Family Separation: Is It Ever Justified?
Family members have been separated from each other for centuries and for various reasons. In past times Fathers have left to find work or fight wars. Adult children have left to seek new
experiences and lives. Parents and/or children have died due to illness or living conditions. Political situations have forced removal and injury of family members. Child safety has resulting in governmental programs and policies which remove children from abusive and dangerous situations. Based on each society’s perspective of the situation separation is justified or condemned.
We tell ourselves that by justifying or condemning the situation the trauma and long term impact of the family separation is mitigated. IT IS NOT!! Research repetitively tells us that regardless of the cause or situation there are core elements which reduce or enhance the negative impact.
While there is always trauma for children from family separation it can be mitigated when certain situations and components are in place. These include:
- When the other parent, siblings and family members are still living with and caring for the child(ren). Even in the most challenging living conditions children feel safer and more protected when family members are with them.
- When the traumatic situation is defined and especially if there is a time frame
This provides the child(ren) with the clearer understanding of the threats and solutions
- When the child(ren)’s basic needs are being met (shelter, food, clothing, etc)
and a routine is established. This offers the child(ren) security and predictability.
- When there is a support system in place for the child(ren) and family. All children grief the losses which are experienced through trauma. The appropriate long-term support system will assist them in the grieving process and provide them with coping skills which will allow them to build resilience.
- When there is contact with the family members with whom they are separated
- When the child(ren) has some control in the situation (actual or perceived)
Traumatic experiences create long term, permanent and debilitating impact when these elements occur:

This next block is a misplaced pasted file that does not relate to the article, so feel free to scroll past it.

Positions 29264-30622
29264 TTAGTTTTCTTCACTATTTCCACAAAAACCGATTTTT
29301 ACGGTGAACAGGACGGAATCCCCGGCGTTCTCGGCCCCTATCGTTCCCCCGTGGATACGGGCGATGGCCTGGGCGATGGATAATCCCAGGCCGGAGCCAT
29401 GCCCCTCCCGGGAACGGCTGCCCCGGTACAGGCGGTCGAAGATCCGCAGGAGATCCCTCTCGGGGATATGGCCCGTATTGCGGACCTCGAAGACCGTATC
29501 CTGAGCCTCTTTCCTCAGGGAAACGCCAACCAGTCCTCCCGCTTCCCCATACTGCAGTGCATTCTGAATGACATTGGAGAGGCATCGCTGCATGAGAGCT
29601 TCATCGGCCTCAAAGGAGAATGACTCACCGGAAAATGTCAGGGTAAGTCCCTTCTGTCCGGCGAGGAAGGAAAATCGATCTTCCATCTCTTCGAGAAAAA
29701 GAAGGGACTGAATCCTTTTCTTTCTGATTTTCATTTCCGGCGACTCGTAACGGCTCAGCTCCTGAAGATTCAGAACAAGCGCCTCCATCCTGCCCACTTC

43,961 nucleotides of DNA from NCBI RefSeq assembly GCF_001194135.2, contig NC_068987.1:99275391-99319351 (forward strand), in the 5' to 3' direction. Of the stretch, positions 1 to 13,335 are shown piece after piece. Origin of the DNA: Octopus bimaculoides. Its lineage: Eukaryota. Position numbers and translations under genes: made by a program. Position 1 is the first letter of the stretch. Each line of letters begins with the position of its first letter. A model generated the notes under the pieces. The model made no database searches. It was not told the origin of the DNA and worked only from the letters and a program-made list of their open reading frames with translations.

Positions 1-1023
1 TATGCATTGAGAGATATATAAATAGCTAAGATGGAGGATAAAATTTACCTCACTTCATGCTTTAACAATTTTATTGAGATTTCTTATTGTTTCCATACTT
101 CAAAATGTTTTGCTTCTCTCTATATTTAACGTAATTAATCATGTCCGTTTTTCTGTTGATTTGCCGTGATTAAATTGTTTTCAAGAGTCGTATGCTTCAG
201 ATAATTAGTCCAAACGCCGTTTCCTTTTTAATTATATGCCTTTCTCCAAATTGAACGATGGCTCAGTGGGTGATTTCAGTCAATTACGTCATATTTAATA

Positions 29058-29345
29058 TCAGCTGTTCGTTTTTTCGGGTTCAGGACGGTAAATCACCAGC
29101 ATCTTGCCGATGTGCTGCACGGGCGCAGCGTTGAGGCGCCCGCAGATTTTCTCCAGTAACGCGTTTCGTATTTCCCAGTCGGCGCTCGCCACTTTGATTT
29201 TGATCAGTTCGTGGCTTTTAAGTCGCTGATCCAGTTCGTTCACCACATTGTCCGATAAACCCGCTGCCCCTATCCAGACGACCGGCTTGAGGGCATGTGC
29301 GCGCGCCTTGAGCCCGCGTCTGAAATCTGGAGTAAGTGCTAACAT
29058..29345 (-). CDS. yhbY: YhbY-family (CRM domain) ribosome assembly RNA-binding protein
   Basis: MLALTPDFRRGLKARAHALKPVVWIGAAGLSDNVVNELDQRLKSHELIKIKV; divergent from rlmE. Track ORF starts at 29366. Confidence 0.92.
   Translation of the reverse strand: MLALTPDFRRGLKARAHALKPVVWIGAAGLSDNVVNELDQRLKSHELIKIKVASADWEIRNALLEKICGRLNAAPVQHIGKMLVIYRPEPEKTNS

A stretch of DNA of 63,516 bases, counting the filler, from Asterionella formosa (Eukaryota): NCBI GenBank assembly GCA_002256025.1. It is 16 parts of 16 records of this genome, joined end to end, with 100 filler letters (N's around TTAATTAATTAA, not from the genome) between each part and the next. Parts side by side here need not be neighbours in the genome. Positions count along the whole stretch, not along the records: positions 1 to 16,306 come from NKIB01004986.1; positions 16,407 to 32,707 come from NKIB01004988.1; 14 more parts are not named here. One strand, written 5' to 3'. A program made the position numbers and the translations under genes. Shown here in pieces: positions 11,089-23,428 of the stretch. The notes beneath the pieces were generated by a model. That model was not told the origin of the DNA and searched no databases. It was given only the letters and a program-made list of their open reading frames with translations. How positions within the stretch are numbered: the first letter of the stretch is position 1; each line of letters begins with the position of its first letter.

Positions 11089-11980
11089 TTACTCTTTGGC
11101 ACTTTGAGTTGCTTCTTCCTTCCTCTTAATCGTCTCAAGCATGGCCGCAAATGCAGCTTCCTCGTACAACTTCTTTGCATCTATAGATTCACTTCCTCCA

- Children are separated from all family members, especially parents and siblings, with no ability to connect or a timeline for the separation.
- Children’s basic needs are not met, their schedule/routine is disrupted indefinitely
and no other schedule is in place.
- There is no defined cause or defined time period. The lack of an explanation of the cause is also destructive.
- There is no method of contact with the other family members, especially parents and siblings.
- There is no familiar language or culturally activities for the child(ren)
- The removal from the initial traumatic situation causes additional continual trauma
- The child(ren) has little or no control in the situation (actual or perceived)
Children in these trauma situations will experience long term mental, physical, emotional, psychological consequences which will lead to brain damage, mental instability, physical health issues and behavioral choices which are destructive to themselves and others. Local, national and international societies are negatively impacted by these consequences.
How do we support children in healing from the traumas they have endured?
- We must stop the initial traumatic situation immediately and reverse all the resulting traumatic consequences. Children must be provided with corrective actions to reconnect with family, especially parents and siblings, and other family members able to care for them.
- Children need to be provided safe environments with permanent, caring providers (Preferably parents or family members) which are able to meet their basic needs
- Children need to be provided with long term, professional support services which
assist in their grieving process and meets their other needs (Physical, mental,
psychological and behavioral)
- Children need to be provided with developmentally appropriate life skill support including education, social relationships, physical activities, and life experiences.
The societies in which we live, smaller such as home/community or larger such as national and international, have both a legal and moral obligation to care for children in a responsible manner. This needs to occur through laws, policies and infrastructures. But those laws, policies and infrastructures also need to be created and implemented by leaders who hold to principles
of human sanctity, rights and dignity. All members of each societal structure have the responsibility to ensure that the society in which they reside reflects these principles through their laws, actions and decisions. This is the responsibility of ALL members of each society to create, instill, monitor, assess, correct and reverse as needed.
Are you taking action against harmful and unnecessary family separation in your local society and in the world?